Lavish Spending on Euro-Games as Azeri Economy Falters

Splashing out cash on first-of-its-kind sporting event seen as a valuable PR exercise by Azerbaijan’s leaders.

Lavish Spending on Euro-Games as Azeri Economy Falters

Splashing out cash on first-of-its-kind sporting event seen as a valuable PR exercise by Azerbaijan’s leaders.

Hosting the European Games is seen as a way of polishing Azerbaijan’s international reputation, which has been dented by criticism of human rights abuses. But as spending goes through the roof, there is increasing concern that money is being squandered at a time when the country can least afford it.

The European Games on June 12 to 28 will be the first ever, so hosting them is a particular honour for Azerbaijan. The Olympic committees of European states voted to support its application by 38 out of 48 votes. Then again, Azerbaijan was the only country bidding.

Sports minister Azad Rahimov is chief executive of BEGOC, the committee running the games in Baku. He says four billion US dollars has been spent on building a new sports “city” and refurbishing existing facilities.

Interviewed by the APA news agency, Rahimov made it clear that the games were about putting Azerbaijan on the map.

The international audience watching the games will get a further opportunity to become better aquainted with Azerbaijan, a fast-developing country,” he said.

He added that the funding for the games was being “properly monitored” and that “the public is regularly informed about this”.

According to Joshgun Eldaroglu, sports commentator for the opposition newspaper Azadliq, “this competition hasn’t got anything to do with developing sport. For the Azerbaijani government, the games are above all political.”

Eldaroglu says the international Olympic movement has benefited by “not having to spend a dime”.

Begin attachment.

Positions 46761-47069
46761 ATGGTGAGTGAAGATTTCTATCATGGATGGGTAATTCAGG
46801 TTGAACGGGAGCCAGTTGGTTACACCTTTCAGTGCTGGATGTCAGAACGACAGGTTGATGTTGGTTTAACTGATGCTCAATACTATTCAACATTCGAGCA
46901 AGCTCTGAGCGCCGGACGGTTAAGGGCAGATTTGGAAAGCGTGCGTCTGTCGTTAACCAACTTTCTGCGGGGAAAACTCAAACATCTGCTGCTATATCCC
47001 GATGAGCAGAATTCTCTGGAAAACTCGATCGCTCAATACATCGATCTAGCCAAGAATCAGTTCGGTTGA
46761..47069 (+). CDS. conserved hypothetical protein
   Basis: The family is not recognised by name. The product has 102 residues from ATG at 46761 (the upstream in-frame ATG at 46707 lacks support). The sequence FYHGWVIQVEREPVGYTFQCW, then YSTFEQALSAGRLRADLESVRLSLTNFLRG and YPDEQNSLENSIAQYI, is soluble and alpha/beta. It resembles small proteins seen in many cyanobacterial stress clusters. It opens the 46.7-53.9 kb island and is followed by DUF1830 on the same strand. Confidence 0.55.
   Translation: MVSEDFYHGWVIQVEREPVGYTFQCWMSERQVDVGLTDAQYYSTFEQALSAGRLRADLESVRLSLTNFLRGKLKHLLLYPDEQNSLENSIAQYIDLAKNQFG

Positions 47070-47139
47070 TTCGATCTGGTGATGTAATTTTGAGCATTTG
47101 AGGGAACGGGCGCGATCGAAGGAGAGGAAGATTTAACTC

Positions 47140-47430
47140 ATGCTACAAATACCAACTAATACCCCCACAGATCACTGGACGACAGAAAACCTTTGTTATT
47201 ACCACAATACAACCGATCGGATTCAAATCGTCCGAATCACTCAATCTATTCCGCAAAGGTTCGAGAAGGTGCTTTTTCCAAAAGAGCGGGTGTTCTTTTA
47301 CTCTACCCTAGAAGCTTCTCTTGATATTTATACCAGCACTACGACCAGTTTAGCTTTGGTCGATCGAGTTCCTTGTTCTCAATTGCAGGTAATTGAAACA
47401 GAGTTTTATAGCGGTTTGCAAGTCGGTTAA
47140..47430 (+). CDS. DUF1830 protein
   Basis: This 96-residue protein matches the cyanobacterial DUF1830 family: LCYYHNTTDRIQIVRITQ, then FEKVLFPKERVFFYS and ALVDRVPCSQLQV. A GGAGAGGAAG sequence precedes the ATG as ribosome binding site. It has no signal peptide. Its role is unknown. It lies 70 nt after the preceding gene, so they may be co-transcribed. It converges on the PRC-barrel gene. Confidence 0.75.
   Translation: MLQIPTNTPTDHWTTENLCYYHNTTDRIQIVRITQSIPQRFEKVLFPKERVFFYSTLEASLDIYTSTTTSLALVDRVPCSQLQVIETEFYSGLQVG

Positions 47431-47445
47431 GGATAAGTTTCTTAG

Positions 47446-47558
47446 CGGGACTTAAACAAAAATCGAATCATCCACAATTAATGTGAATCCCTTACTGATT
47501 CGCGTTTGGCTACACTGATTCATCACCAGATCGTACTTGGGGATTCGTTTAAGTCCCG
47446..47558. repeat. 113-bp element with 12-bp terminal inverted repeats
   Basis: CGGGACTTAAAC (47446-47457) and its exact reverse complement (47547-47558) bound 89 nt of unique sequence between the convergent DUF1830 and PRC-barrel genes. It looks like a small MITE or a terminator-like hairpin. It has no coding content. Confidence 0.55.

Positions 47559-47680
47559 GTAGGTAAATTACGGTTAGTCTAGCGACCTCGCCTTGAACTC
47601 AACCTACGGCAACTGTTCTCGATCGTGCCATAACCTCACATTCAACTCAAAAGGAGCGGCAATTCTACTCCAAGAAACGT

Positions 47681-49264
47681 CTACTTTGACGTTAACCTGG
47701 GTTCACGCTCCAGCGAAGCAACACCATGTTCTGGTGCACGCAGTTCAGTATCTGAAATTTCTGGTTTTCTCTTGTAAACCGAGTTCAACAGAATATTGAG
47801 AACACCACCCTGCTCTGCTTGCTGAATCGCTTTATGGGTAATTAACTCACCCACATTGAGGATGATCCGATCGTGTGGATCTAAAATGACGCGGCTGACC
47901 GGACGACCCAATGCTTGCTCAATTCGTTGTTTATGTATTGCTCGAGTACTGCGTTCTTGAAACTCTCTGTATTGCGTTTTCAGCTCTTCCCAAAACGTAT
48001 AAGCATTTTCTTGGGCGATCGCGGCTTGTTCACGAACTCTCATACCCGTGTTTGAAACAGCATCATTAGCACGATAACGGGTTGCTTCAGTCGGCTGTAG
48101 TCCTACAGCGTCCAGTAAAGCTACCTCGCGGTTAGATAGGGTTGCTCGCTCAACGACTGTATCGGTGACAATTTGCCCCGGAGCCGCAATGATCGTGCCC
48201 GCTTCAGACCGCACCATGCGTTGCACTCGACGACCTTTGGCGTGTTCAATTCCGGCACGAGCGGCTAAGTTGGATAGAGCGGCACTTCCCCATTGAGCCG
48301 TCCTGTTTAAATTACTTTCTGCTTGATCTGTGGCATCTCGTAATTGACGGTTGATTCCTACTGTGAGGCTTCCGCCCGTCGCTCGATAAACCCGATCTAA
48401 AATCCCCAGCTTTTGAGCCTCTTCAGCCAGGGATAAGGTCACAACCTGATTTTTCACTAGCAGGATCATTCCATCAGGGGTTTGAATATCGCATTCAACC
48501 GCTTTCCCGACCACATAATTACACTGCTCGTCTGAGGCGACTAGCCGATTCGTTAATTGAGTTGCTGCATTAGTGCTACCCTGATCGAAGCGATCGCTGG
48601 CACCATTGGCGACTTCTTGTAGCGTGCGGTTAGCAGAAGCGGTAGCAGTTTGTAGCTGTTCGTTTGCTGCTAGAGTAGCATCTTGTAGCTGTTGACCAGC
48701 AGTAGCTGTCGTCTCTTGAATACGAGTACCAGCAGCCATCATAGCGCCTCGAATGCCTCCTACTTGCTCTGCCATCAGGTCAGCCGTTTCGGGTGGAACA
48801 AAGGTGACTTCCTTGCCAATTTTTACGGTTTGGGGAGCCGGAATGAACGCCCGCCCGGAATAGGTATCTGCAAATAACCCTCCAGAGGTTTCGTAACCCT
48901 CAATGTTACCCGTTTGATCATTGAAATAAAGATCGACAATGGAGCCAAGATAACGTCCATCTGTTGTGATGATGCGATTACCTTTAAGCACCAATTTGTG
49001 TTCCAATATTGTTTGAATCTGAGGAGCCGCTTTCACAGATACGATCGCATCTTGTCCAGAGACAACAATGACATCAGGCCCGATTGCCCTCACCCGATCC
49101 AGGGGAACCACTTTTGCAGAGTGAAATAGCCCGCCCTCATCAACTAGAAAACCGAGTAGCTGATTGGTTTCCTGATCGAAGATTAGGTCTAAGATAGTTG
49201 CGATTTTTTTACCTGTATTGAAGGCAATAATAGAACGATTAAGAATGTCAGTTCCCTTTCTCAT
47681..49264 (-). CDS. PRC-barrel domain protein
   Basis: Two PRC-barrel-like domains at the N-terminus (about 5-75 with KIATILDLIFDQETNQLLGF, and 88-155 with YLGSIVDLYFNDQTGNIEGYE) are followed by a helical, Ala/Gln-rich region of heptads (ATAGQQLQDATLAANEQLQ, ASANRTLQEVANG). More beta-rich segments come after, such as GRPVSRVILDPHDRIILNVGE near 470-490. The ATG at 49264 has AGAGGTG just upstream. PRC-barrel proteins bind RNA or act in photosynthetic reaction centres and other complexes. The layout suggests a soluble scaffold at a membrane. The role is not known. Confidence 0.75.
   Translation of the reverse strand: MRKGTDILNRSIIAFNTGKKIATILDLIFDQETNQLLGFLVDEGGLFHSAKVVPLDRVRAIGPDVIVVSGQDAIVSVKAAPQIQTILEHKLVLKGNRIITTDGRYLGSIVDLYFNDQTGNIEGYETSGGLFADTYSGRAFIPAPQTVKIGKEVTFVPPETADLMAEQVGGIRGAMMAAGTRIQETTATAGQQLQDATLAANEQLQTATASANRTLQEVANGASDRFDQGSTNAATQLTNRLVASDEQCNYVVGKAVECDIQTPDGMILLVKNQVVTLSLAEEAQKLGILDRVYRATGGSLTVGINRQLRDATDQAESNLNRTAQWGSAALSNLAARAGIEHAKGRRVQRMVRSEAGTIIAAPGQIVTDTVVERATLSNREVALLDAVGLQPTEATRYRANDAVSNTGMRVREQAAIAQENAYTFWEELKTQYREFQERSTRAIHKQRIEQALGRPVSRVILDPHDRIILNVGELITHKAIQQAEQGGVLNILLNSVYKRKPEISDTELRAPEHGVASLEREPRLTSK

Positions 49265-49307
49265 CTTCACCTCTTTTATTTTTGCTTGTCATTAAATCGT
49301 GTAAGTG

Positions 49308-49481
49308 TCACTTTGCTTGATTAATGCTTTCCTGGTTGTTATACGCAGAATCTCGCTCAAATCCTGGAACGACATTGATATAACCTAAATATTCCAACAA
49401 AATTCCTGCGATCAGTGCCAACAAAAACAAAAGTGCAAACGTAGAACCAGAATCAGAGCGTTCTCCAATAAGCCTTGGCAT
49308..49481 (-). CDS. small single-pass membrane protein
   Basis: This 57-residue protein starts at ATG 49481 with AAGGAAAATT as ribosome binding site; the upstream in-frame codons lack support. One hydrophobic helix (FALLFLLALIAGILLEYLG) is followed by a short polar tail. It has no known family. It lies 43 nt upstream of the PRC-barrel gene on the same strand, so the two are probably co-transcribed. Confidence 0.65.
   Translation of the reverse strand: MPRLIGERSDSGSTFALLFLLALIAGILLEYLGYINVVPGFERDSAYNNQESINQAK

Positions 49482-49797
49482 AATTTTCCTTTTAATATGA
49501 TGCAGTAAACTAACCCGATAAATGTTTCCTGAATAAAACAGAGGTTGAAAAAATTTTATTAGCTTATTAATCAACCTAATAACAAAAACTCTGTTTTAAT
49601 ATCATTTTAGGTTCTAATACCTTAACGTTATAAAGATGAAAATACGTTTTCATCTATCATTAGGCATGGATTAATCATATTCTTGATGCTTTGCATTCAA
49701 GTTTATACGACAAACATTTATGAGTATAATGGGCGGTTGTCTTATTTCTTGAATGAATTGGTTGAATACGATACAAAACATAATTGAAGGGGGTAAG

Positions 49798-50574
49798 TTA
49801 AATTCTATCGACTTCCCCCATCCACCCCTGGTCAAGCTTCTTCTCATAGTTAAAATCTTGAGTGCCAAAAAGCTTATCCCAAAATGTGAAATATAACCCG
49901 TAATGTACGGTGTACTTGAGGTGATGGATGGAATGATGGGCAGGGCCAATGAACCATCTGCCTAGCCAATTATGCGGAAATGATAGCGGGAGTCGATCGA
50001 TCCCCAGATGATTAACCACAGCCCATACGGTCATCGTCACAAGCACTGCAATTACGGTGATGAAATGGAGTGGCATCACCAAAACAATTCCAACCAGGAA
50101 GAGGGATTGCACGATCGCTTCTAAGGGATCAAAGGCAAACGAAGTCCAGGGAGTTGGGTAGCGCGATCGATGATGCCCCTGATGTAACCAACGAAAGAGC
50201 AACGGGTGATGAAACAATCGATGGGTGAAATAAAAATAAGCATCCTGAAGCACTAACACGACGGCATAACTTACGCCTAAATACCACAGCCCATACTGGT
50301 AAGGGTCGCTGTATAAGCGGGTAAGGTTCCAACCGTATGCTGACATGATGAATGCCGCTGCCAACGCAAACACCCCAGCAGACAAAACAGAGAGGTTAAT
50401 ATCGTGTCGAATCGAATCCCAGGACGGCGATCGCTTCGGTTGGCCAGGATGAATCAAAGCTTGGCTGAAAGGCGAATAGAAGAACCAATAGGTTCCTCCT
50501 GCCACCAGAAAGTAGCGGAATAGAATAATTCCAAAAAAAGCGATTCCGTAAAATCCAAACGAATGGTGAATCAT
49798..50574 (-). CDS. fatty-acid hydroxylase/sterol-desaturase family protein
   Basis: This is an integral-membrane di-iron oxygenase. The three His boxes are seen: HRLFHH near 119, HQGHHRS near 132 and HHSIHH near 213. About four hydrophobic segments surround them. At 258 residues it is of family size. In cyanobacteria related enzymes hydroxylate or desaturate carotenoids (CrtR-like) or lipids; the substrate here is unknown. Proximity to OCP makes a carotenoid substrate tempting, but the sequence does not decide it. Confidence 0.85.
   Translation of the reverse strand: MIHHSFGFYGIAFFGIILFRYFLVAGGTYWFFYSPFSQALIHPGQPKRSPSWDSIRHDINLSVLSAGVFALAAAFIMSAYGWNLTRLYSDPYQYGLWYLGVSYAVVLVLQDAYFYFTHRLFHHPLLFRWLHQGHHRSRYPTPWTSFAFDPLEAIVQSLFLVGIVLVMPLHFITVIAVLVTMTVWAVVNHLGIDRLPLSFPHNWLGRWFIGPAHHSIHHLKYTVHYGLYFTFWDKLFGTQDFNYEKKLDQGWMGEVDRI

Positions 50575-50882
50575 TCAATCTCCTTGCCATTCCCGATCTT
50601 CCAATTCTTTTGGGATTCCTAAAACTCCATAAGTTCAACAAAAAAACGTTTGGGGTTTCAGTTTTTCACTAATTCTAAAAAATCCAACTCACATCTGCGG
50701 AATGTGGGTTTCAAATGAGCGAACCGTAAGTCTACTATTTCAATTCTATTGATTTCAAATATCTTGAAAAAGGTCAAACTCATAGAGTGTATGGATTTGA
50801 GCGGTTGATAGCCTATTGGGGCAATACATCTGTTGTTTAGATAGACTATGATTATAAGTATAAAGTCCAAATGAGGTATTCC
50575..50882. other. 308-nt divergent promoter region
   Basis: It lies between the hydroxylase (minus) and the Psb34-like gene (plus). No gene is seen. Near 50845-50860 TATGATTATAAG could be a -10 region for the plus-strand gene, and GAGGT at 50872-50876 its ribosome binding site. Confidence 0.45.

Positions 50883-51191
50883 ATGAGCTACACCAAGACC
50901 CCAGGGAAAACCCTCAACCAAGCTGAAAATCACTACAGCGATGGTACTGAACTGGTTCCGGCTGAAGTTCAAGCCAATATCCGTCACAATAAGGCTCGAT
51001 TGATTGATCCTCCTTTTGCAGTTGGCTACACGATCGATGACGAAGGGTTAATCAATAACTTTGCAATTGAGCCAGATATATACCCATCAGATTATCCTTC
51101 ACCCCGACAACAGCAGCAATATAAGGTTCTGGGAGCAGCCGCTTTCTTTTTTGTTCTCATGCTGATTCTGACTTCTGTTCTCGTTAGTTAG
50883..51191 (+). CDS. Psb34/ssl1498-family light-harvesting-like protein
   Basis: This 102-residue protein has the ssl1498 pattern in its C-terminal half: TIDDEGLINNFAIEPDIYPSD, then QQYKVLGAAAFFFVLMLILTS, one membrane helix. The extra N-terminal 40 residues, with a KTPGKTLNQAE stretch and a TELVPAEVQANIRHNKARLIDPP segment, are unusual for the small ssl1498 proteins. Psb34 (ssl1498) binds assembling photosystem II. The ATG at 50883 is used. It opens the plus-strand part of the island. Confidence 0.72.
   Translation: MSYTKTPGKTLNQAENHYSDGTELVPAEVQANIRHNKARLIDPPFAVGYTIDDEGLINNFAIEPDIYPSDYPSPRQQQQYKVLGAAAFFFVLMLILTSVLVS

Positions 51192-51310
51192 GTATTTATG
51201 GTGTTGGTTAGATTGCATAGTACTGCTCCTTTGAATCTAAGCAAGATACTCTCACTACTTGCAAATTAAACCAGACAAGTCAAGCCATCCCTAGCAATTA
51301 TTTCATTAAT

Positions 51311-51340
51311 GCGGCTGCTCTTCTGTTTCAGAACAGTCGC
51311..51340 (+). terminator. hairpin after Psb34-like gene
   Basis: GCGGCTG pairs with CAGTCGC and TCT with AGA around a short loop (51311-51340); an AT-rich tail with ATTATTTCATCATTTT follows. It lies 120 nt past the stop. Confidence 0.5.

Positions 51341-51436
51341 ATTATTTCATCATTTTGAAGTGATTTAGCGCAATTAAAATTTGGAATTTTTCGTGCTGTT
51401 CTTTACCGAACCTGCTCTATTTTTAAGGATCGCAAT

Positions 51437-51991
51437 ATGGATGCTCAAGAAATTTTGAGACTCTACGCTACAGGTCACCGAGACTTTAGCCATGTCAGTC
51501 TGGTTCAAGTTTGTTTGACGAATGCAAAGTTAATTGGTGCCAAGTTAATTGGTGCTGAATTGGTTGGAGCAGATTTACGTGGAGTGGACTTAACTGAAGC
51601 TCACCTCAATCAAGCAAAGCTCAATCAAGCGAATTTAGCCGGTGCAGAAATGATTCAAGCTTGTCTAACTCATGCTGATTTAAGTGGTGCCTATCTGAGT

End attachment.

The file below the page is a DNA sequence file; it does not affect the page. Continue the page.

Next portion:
Azerbaijan is paying the travel and accommodation costs of all 6,000 sportsmen and women who are competing.

Eldaroglu noted that Russia was hosting the football World Cup in 2018, and Qatar four years after that.

“Only dictators are in a position to hold games like this,” he said.

Arastun Orujlu, head of the East-West think tank, agrees that hosting the European Games is a public relations exercise with a political motive. In his view, the government will fail in its attempt to deflect attention from the concerted campaign to silence dissident voices by arresting opposition members and independent journalists and shutting down the organisations they work for . (For more, see Arrests Continue Ahead of Euro-Games and  Grim Year for Press Freedom .)

“There will be no profit from these games. They represent the pursuit of political goals,” Oruglu said. “But it won’t have the desired effect. Lots of money was spent and cultural facilities were built for the Eurovision Song Contest [in Baku in 2012], yet Azerbaijan was highlighted in the foreign media through shaming reports on human rights violations.”

The total cost of the 2015 European Games is known, but a figure of around eight billion dollars has been reported for the budget.

Zohrab Ismayil, head of the Associatiation for Promoting a Free Economy, is concerned about no-holds-barred funding for the games at a time when Azerbaijan is tightening its belt in other areas. A 30 per cent currency devaluation in February left borrowers struggling to repay loans at a much increased rate, while prices in the shops went up sharply in anticipation of higher import costs. (See Personal Debt Crisis Bites in Azerbaijan.)

In the current economic climate, Ismayil believes the lavish spending on the games is not just imprudent, but potentially dangerous, especially as the income they generate is likely to be modest.

“The price of oil on world markets is fairly low, and it is forecast to fall further,” he said. “In that scenario, limitless spending doesn’t bode well. An economic crisis is already emerging.

One warning sign for any post-Soviet state is when public-sector institutions stop paying their staff.

“I haven’t been able to get my wages for three months now,” said a 52-year-old teacher originally from Kelbajar in western Azerbaijan. “The last time I spoke to the education department about my salary, they told me not to worry, the back pay would come to us in chunks once the European Games were over. But for now, we should just put up with it.”

Nurgul Novruz is the pseudonym of an Azerbaijani journalist.

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